Skip to Main Content

Marcus Garvey, “Declaration of the Rights of the Negro Peoples of the World,” 1920

Use this primary source text to explore key historical events.

Suggested Sequencing


Despite the passage of the Thirteenth, Fourteenth, and Fifteenth Amendments, at the beginning of the twentieth century, many African Americans still experienced widespread discrimination, especially in the South. Leaders such as W. E. B. Du Bois and Ida B. Wells fought for recognition of and respect for African Americans’ rights in the hope that blacks could be accepted within white society. However, some civil rights leaders like Marcus Garvey did not want blacks to live with whites. As a black nationalist, Garvey instead argued that African Americans should emigrate to the continent of their ancestors. He formed the Universal Negro Improvement Association (UNIA) in 1914 to promote his “Back to Africa” message. In 1920, he and 25,000 UNIA delegates convened to write the following declaration.

Sourcing Questions

  1. Who wrote this document?
  2. How was Garvey’s approach to helping blacks in the United States different from other civil rights leaders during his time?

Vocabulary Text
brethren (n): literally, brothers; fellow members Be It Resolved, That the Negro people of the world, through their chosen representatives in convention assembled in Liberty Hall, in the City of New York and United States of America, from August 1 to August 31, in the year of Our Lord one thousand nine hundred and twenty, protest against the wrongs and injustices they are suffering at the hands of their white brethren, and state what they deem their fair and just rights, as well as the treatment they propose to demand of all men in the future.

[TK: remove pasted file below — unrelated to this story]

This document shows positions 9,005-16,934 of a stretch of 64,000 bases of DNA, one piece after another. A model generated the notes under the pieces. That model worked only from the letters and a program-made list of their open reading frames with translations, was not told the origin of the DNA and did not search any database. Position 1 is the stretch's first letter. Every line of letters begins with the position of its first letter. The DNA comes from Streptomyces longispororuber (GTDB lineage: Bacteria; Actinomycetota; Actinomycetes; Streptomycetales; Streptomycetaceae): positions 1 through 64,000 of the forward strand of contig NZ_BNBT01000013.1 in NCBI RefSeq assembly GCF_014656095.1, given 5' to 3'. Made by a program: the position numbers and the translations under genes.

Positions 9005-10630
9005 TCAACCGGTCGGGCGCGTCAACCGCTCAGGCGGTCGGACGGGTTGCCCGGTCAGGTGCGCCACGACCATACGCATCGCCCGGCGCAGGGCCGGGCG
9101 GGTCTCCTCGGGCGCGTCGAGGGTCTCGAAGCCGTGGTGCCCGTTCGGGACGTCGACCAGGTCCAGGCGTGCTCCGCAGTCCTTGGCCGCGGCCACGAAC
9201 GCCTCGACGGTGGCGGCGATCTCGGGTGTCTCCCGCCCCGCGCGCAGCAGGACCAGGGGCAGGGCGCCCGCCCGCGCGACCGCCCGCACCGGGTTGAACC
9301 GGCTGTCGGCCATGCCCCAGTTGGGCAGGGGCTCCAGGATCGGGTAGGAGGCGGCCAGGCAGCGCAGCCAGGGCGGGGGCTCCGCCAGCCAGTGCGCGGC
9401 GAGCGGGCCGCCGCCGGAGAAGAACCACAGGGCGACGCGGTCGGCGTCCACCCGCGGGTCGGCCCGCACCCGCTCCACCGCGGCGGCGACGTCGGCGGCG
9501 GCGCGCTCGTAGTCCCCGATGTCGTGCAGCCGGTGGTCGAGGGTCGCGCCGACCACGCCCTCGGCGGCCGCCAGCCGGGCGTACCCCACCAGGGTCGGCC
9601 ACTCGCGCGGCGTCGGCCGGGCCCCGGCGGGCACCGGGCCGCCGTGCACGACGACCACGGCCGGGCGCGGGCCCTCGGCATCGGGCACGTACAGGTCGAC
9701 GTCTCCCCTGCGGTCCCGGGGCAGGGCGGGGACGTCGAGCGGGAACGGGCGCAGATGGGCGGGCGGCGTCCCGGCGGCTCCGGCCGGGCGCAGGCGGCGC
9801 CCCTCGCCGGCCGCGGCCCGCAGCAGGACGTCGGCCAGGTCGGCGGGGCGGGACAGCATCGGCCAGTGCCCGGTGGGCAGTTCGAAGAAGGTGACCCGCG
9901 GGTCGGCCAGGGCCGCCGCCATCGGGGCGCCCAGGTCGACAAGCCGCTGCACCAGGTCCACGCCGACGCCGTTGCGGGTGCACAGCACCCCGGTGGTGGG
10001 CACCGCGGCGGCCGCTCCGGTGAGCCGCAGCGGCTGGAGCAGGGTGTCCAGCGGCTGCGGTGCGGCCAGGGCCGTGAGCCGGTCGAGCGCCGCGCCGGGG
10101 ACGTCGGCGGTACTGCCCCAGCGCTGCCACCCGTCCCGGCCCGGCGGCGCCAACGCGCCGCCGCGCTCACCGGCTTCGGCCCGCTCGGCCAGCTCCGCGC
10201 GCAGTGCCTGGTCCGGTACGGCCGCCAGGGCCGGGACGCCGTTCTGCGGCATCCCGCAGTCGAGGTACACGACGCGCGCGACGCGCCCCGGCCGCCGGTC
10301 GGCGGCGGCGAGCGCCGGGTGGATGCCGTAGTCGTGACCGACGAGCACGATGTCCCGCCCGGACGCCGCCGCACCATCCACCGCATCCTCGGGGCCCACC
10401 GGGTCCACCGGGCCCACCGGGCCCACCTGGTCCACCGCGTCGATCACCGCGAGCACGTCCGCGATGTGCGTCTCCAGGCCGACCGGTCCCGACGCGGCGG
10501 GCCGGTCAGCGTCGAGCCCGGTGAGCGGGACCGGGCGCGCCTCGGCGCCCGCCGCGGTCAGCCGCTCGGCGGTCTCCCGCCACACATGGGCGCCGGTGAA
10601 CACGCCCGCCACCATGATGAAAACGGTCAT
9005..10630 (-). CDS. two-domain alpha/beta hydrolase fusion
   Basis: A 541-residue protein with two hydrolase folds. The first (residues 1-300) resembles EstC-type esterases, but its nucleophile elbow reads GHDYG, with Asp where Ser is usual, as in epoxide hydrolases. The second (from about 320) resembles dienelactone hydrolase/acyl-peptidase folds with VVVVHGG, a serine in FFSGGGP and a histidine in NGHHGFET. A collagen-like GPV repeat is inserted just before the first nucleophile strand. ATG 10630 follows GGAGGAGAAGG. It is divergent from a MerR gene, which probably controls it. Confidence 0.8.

We complain:
accord (v): to give or grant 1. That nowhere in the world, with few exceptions, are black men accorded equal treatment with white men, although in the same situation and circumstances, but, on the contrary, are discriminated against and denied the common rights due to human beings for no other reason than their race and color.
We are not willingly accepted as guests in the public hotels and inns of the world for no other reason than our race and color.
2. In certain parts of the United States of America our race is denied the right of public trial accorded to other races when accused of crime, but are lynched and burned by mobs, and such brutal and inhuman treatment is even practiced upon our women.
parcel (v): to divide into portions 3. That European nations have parcelled out among them and taken possession of nearly all of the continent of Africa, and the natives are compelled to surrender their lands to aliens and are treated in most instances like slaves.
4. In the southern portion of the United States of America, although citizens under the Federal Constitution, and in some States almost equal to the whites in population and are qualified land owners and taxpayers, we are, nevertheless, denied all voice in the making and administration of the laws and are taxed without representation by the State governments, and at the same time compelled to do military service in defense of the country.